Homology/Analogy Natalia Alvarez Kevin Coleman 2006 Botany 940 Evidence for evolution

  • View
    212

  • Download
    0

Embed Size (px)

Text of Homology/Analogy Natalia Alvarez Kevin Coleman 2006 Botany 940 Evidence for evolution

  • Homology/AnalogyNatalia AlvarezKevin Coleman2006Botany 940Evidence for evolution

  • Homolog structure: Similar structure and position, but different function

    Courtesy of Prof. Ken Sytsmahttp://evolution.berkeley.eduAnalog structure: Similar function, but different origin

  • HomologyHow can we explain this?

    Hypotheses??Courtesy of Prof. Ken Sytsma

  • HomologyArchetypal explanationThe same organ in different animals under every variety of form and function. (Owen,1843)Common ancestryA structure is similar among related organisms because those organisms have all descended from a common ancestor that had an equivalent trait. (Darwin,1859)

    Homology in character evolution. Staton, July 2000

  • Wells Critique: Circular definitionHomology/Common ancestorFeatures are homologous because they are inherited from a common ancestorCommon ancestry is inferred using homologous features.

    Features can be tested by Multiple ad hoc hypothesis of homology (Kluge 1997)Origin of arthropod compound eye. Oakley,2002.

  • How would you test common ancestry?

  • How would you test common ancestry?Fossil recordStructure and positionbehavioral patterns

  • Fossil record-Fossil intermediatesBehavioral patternsDinosaurBirdAlligator

  • How would you test common ancestry?Fossil recordStructure and positionbehavioral patternsGenetics

  • Wells Critique: GeneticsAssumption: homologous features are programmed by similar genesProblems1. Similar genes determine radically different structures.2. Organisms with different genes produce similar structures.Example: Pax6 in fruit flies, mice and humans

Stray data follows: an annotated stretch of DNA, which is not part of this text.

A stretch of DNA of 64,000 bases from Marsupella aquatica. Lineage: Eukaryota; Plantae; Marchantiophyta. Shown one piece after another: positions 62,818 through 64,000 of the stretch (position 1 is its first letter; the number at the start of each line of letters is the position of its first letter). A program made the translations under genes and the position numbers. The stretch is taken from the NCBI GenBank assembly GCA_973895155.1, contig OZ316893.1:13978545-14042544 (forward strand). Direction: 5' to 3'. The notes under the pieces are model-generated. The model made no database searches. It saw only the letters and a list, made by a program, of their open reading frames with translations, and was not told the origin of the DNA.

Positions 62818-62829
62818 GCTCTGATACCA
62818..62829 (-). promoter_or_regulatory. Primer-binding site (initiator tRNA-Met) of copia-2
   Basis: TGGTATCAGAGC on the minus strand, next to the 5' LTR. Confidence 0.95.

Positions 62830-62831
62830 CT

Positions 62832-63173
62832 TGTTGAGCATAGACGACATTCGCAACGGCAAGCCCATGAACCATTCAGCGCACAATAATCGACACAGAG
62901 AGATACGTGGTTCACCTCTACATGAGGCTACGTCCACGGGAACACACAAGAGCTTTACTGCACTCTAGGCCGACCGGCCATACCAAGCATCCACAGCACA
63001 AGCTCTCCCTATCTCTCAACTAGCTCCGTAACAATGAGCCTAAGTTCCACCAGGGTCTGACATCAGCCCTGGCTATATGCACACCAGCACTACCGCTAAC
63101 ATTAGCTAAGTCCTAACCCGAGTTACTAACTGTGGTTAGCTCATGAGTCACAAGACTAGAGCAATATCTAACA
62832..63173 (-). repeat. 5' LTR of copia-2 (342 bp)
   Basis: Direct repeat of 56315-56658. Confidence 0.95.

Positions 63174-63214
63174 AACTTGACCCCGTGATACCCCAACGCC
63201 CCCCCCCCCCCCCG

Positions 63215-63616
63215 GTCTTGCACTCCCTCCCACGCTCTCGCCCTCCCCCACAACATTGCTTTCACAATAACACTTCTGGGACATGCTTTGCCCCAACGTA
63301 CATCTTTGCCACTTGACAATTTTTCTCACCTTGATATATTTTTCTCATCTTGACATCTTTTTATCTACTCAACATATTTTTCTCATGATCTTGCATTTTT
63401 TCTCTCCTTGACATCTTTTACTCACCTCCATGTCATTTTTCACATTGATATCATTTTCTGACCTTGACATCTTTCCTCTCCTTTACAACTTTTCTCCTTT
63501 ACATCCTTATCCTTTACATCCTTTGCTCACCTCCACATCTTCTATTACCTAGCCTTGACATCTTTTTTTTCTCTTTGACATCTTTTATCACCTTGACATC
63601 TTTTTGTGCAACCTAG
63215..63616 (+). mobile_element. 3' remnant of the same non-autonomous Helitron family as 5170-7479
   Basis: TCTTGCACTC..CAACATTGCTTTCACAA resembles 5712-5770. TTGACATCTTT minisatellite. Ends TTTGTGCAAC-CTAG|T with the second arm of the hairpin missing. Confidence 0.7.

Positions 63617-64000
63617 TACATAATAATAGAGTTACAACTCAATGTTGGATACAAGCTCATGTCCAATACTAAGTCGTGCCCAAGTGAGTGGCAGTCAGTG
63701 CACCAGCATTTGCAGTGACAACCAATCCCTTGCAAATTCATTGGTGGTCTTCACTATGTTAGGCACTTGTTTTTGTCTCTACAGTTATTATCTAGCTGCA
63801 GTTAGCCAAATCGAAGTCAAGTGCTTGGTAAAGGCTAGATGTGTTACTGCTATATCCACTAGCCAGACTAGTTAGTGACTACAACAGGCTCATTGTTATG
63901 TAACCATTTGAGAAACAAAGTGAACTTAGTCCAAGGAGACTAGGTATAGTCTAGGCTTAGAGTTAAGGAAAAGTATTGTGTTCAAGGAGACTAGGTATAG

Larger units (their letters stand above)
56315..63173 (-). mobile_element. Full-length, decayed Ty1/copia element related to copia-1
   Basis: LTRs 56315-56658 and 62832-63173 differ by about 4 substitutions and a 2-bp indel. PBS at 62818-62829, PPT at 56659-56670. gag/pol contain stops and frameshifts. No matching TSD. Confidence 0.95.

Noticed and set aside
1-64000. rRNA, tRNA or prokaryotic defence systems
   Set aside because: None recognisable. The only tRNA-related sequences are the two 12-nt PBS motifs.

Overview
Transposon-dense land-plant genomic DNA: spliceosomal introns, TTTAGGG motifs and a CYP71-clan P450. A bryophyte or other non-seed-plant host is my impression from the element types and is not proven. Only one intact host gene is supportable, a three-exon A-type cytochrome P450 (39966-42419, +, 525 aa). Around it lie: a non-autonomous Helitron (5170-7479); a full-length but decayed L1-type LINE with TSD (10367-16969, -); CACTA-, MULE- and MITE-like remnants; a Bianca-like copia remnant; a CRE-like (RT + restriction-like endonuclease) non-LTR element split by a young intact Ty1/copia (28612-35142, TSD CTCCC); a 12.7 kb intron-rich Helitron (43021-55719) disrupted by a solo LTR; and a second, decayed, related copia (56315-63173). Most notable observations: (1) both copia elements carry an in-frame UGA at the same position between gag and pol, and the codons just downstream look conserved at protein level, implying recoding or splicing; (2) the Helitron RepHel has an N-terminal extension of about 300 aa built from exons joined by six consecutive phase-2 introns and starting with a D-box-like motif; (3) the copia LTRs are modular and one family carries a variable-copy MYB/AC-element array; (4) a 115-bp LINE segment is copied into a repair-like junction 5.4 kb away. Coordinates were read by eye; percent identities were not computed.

• Genetics: Homolog structures and genesIs there a correlation between genotype and phenotype?

    Pax6 in fruit flies, mice and humans:"master regulator of eye development (qtd. in Displan,1997). Downstream genes are not the same, thus determines different structures.

  • How would you test common ancestry?Fossil recordStructure and positionbehavioral patternsGenetics Developmental pathways

  • Wells Critique: Developmental PathwaysAssumption: homologous features should develop in similar waysProblems1. Similar pathways may produce very dissimilar features. 2. Similar features are often produced via very different pathways.Haeckels drawingsGilbert, S. F. 1997. http://7e.devbio.com/about.php

  • Developmental pathways: shared features, shared early developmental features ,presence and sequence of development stages.http://www.natcenscied.org/icons/icon4haeckel.html

  • How would you test common ancestry?Fossil recordStructure and positionbehavioral patternsGenetics Developmental pathways

    others?

  • AnalogyDifferent structures which perform the same function (Owen, 1843)Convergence: Similarities between organisms that evolved independently. Tasmanian wolfMexican wolf

    **How to explain similarities bt organisms? how are related these organisms according to their similitude ? How did they acquire these characteristics?Some terminology was applied in an attempt to define these observed patterns**Owens criterion to define homology is restricted to the phenotype. Its based in the concept of archetype o ideal organism.In Darwins definition there is an ideal organism but the homologies observed imply descendent with modification.

    *One counterargument to Darwins definition is that homology is defined by a circular reasoning. A feature is tested across many groups, looking for patterns and many features can be tested simultaneously against genealogy. The result of multiple tests become more severe than the result of it component tests. Many hypothesis can be evaluated independently and

    ****pax6 can lead the formation of simple and compound eyes, in a broad range of species, it sequence its highly conserved***Analogy defined from an anatomical perspective.Evolutionary definition